Gulf Shores, Alabama, restaurateur says, ‘Come back!’

We met a lot of great people on our visit to Gulf Shores, Alabama, a couple of weeks ago for the Mamas 4 Mamas Tweetup. But none of them touched my heart quite as much as Al Sawyer.

Al owns King Neptune’s Seafood Restaurant, a vacation mainstay in Gulf Shores that has been dishing up all manner of Gulf seafood for 18 years.

He grew up right there on the coast, catching seafood and then learning how to prepare it from the women in his family.

“I love the variety that seafood can offer,” Al told us. “You can prepare it in so many ways.”

And at King Neptune’s they prepare it to great renown. Celebrity Chef Bobby Flay has brought the Food Network cameras for a visit, and Coastal Living magazine recently named King Neptune’s one of the “Best Seafood Dives” in the country.

Everything at Al’s place is made from scratch, right down to the salad dressings, and tartar and cocktail sauces.

The food definitely got the Traveling Mamas’ stamp of approval.

King Neptune’s is a tiny place that used to have big crowds. But it’s kind of empty now, as are the streets, beaches and hotel rooms in Gulf Shores.

They’ve been that way since the oil spill.

On our 3-day trip, we did not see or smell any oil during our stay at Turquoise Place in Orange Beach. There were no warnings to stay out of the water, and the folks who were there were enjoying the beach. There was the telltale line of oil-absorbing boom in Perdido Pass, and we did see some oil cleanup activity on the beach late one night – machines were sifting the sand to remove oil.

When we asked, we were told there had been a report of oil and though no significant oil was seen, the beach cleanup was being done on a precautionary basis.

Al agrees that the clean-up efforts in the area have been great.

But King Neptune’s business is down 40 percent this summer, during the crucial months of the year when the restaurant typically brings in 75 percent of its annual income.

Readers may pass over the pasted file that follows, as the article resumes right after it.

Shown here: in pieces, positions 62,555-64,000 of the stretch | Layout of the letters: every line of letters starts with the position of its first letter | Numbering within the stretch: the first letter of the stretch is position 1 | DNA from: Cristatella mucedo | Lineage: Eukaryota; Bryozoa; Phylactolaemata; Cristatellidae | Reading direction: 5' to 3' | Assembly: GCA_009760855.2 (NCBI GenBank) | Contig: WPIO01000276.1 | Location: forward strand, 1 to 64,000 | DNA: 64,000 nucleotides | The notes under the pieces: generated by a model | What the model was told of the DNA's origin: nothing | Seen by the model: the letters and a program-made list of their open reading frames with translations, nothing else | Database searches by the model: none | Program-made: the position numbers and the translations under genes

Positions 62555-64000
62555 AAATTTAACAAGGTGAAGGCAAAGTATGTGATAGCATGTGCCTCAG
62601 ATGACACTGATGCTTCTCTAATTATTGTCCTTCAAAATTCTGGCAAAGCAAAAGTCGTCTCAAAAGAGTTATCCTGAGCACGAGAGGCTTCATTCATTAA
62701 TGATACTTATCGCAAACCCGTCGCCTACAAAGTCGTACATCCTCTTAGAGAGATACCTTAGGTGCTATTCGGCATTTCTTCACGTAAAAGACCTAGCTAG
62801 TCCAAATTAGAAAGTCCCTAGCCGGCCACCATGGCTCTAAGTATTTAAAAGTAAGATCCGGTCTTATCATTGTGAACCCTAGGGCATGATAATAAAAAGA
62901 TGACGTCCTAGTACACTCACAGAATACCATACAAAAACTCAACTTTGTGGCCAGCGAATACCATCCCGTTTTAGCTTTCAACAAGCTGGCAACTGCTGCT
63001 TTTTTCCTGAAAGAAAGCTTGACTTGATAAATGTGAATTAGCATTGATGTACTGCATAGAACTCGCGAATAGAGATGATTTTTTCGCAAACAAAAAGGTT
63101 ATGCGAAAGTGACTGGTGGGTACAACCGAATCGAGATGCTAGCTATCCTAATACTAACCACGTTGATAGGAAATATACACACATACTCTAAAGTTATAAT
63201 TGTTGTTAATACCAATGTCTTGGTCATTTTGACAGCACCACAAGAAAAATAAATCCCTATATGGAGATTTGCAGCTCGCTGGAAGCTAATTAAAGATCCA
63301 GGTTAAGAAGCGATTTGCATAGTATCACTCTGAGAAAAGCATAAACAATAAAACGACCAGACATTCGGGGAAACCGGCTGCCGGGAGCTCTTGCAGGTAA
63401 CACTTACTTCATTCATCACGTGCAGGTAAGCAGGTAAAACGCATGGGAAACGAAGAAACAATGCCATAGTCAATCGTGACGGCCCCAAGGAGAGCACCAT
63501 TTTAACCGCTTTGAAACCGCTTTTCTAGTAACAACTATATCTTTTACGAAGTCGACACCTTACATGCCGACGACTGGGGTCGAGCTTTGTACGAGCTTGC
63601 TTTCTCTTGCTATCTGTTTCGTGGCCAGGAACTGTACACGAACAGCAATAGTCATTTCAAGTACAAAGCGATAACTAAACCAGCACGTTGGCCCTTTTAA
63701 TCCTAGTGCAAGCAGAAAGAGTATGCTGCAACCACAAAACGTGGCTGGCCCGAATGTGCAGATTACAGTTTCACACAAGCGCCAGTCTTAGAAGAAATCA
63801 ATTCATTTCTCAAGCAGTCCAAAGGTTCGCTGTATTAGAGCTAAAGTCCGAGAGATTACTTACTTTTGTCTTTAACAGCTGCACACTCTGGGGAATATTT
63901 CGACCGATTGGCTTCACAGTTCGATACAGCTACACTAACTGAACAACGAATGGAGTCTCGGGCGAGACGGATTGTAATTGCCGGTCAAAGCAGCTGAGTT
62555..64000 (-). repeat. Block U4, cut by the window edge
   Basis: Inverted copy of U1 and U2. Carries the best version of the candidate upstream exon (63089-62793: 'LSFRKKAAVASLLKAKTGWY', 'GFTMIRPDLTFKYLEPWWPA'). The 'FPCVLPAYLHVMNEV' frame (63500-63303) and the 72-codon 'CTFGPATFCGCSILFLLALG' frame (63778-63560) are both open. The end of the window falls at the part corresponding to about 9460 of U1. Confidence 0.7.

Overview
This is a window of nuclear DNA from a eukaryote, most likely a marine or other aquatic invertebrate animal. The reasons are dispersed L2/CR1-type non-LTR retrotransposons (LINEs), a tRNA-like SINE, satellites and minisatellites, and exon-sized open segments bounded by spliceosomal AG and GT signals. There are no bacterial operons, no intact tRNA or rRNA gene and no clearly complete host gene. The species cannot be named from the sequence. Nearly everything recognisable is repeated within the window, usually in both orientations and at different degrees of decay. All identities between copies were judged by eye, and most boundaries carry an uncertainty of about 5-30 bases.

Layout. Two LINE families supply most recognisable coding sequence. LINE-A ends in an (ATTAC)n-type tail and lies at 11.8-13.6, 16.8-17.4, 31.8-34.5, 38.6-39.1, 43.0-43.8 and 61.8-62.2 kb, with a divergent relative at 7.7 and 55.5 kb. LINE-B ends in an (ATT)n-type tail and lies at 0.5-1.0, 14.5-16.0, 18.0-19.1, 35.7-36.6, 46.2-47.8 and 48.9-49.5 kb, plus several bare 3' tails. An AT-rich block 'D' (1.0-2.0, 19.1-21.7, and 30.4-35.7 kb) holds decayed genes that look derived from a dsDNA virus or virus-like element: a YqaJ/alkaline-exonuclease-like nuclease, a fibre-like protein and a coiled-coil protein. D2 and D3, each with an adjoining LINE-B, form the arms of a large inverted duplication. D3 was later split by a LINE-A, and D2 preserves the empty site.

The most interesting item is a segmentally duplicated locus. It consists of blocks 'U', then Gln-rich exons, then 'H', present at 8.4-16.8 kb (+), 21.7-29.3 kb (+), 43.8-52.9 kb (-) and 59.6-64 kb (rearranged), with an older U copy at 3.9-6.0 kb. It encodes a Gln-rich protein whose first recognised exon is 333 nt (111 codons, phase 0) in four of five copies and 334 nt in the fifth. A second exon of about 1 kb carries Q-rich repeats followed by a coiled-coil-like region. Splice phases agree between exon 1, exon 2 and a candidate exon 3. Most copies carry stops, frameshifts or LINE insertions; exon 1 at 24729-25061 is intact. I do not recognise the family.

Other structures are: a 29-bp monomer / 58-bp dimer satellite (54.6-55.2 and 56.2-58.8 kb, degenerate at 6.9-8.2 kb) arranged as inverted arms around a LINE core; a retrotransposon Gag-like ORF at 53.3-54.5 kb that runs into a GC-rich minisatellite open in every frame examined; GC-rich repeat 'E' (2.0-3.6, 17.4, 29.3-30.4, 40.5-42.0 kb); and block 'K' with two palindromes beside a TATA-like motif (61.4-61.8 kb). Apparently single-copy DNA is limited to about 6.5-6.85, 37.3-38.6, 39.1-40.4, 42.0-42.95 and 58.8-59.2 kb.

“BP has stepped up to the plate,” Al says. “They’re trying to compensate us, but we’re still short money we would have made.”

And he needs the traveling public to return to make up for that.

“We need you to come back down and see us,” Al asks us to tell our readers.

But he’s confident that his restaurant, and his hometown’s tourism business will weather this storm.

“The people down here are resilient. We will bounce back.”

We would love for you to visit Gulf Shores, Alabama, too! That’s why we’re giving away three trips this month. Check out how you can blog and win a trip to the beach!

This post is part of the #Mamas4Mamas event sponsored by Gulf Shores and Orange Beach Tourism.

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  1. This is the heartbreak of the oil spill – there are tragedies behind the overall one. There will he thousands of small businesses struggling to survive as tourists decide to take their dollars elsewhere.

    Good on you, ThemeParkMom, for letting people know exactly what you found. that’s the sort of unbiased reporting that will bring people back to the area.

    Here in New Zealand, we have recently had a major earthquake in one of our capital cities and locals are begging folk to continue visiting. The tourist dollar is never more needed than after a tragedy.

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